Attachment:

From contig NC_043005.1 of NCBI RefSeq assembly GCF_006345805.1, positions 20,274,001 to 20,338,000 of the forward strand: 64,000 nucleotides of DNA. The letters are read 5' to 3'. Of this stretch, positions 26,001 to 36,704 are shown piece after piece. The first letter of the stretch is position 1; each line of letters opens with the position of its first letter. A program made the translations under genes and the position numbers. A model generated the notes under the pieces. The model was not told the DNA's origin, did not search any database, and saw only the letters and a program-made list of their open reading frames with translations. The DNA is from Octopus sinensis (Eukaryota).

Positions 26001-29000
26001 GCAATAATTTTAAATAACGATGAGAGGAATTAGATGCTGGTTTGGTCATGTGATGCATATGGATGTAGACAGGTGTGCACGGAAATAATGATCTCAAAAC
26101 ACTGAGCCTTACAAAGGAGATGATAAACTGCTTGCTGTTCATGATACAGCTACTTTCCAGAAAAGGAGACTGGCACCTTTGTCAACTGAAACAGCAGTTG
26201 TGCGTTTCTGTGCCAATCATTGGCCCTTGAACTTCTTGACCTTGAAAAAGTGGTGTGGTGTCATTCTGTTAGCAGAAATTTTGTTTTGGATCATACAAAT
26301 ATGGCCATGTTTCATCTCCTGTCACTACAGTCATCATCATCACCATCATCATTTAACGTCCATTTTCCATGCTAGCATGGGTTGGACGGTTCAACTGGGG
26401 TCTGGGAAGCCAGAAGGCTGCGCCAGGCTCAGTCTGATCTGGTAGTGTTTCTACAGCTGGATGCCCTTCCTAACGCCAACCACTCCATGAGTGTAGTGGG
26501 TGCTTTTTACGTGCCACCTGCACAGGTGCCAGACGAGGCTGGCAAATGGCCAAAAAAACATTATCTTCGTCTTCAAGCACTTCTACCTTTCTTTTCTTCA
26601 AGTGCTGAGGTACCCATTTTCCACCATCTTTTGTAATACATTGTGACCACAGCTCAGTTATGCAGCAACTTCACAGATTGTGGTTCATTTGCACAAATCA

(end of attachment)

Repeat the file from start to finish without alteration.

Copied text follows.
From contig NC_043005.1 of NCBI RefSeq assembly GCF_006345805.1, positions 20,274,001 to 20,338,000 of the forward strand: 64,000 nucleotides of DNA. The letters are read 5' to 3'. Of this stretch, positions 26,001 to 36,704 are shown piece after piece. The first letter of the stretch is position 1; each line of letters opens with the position of its first letter. A program made the translations under genes and the position numbers. A model generated the notes under the pieces. The model was not told the DNA's origin, did not search any database, and saw only the letters and a program-made list of their open reading frames with translations. The DNA is from Octopus sinensis (Eukaryota).

Positions 26001-29000
26001 GCAATAATTTTAAATAACGATGAGAGGAATTAGATGCTGGTTTGGTCATGTGATGCATATGGATGTAGACAGGTGTGCACGGAAATAATGATCTCAAAAC
26101 ACTGAGCCTTACAAAGGAGATGATAAACTGCTTGCTGTTCATGATACAGCTACTTTCCAGAAAAGGAGACTGGCACCTTTGTCAACTGAAACAGCAGTTG
26201 TGCGTTTCTGTGCCAATCATTGGCCCTTGAACTTCTTGACCTTGAAAAAGTGGTGTGGTGTCATTCTGTTAGCAGAAATTTTGTTTTGGATCATACAAAT
26301 ATGGCCATGTTTCATCTCCTGTCACTACAGTCATCATCATCACCATCATCATTTAACGTCCATTTTCCATGCTAGCATGGGTTGGACGGTTCAACTGGGG
26401 TCTGGGAAGCCAGAAGGCTGCGCCAGGCTCAGTCTGATCTGGTAGTGTTTCTACAGCTGGATGCCCTTCCTAACGCCAACCACTCCATGAGTGTAGTGGG
26501 TGCTTTTTACGTGCCACCTGCACAGGTGCCAGACGAGGCTGGCAAATGGCCAAAAAAACATTATCTTCGTCTTCAAGCACTTCTACCTTTCTTTTCTTCA
26601 AGTGCTGAGGTACCCATTTTCCACCATCTTTTGTAATACATTGTGACCACAGCTCAGTTATGCAGCAACTTCACAGATTGTGGTTCATTTGCACAAATCA